Since the integration of the Canon 7D camera into the mainstream, any artist can invest in a decent to good looking music video. It seemed for a year or two that true originality, depth, and conceptual complexity had faded off the music video scene, and every video was “the homies” out on a street corner chillin and dancing. Luckily, leave it to Kendrick Lamar to take back the combination cenima and music. His newest video “Alright” was brought to my attention the day it dropped, because it had amassed a million views in just one day. But in retrospect this video is worth so much more than its views. From the creative visual style brought fourth be director Colin Tilley, to the “how did they do that” visual effects, and purely the strength of the content… This “video” is a return to the short film master pieces that more artists should put out. Check the method.
Daniel Kukla is a photographer who had formal training in biological and anthropological sciences. His educational background plays a major part of his artistic practice, and this can be seen in his clever project titled, The Edge Effect.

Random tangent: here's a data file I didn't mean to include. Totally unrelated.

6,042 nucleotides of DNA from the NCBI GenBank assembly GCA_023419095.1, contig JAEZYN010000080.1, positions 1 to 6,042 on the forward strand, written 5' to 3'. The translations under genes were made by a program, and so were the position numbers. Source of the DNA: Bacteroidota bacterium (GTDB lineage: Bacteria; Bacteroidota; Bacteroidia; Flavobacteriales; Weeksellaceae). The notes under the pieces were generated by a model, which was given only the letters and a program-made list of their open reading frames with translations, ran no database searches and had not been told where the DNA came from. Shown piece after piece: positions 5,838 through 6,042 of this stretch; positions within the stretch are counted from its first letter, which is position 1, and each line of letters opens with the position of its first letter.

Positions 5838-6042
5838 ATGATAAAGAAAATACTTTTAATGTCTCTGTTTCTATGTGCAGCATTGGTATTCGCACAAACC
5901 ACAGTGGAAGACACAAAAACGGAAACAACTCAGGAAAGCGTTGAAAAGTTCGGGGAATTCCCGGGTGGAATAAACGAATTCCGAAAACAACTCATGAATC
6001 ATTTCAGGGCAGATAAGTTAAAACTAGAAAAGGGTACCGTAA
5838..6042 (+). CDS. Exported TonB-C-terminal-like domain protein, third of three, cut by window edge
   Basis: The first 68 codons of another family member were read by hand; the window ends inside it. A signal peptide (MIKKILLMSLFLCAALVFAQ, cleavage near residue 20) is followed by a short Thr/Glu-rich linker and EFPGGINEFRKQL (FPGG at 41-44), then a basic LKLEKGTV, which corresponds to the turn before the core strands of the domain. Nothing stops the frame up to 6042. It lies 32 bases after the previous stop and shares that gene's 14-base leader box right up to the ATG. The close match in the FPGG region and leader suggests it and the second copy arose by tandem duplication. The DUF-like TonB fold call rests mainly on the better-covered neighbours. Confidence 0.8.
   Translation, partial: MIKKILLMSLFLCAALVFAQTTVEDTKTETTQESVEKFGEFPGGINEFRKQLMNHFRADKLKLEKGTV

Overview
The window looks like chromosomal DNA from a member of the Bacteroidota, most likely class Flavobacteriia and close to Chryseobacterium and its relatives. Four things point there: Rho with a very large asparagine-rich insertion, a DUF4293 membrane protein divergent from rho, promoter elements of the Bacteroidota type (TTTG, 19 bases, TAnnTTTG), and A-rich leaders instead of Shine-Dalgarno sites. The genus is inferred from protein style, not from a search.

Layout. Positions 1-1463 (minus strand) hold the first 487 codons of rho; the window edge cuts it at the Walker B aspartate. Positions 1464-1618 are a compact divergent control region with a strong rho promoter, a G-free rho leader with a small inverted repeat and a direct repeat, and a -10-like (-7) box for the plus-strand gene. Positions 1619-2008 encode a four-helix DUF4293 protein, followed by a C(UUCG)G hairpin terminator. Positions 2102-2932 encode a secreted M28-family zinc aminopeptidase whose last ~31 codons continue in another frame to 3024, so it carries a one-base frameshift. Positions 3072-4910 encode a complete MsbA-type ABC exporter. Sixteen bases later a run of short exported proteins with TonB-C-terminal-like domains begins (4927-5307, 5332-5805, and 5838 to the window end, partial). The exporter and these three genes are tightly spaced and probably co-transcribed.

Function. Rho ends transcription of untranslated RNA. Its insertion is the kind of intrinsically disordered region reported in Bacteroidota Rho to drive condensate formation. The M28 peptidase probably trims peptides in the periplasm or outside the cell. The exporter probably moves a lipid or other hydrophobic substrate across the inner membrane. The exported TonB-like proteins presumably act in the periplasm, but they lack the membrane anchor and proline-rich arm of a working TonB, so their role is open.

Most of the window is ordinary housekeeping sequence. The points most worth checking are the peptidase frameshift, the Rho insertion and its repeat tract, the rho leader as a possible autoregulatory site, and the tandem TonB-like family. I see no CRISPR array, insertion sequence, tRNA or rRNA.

In the description and explanation of the project, Kukla writes,
In March of 2012, I was awarded an artist’s residency by the United States National Park Service in southern California’s Joshua Tree National Park. While staying in the Park, I spent much of my time visiting the borderlands of the park and the areas where the low Sonoran desert meets the high Mojave desert. While hiking and driving, I caught glimpses of the border space created by the meeting of distinct ecosystems in juxtaposition, referred to as the Edge Effect in the ecological sciences. To document this unique confluence of terrains, I hiked out a large mirror and painter’s easel into the wilderness and captured opposing elements within the environment. Using a single visual plane, this series of images unifies the play of temporal phenomena, contrasts of color and texture, and natural interactions of the environment itself.
It is amazing how the photos look like they’re of paintings of the desert placed within the desert.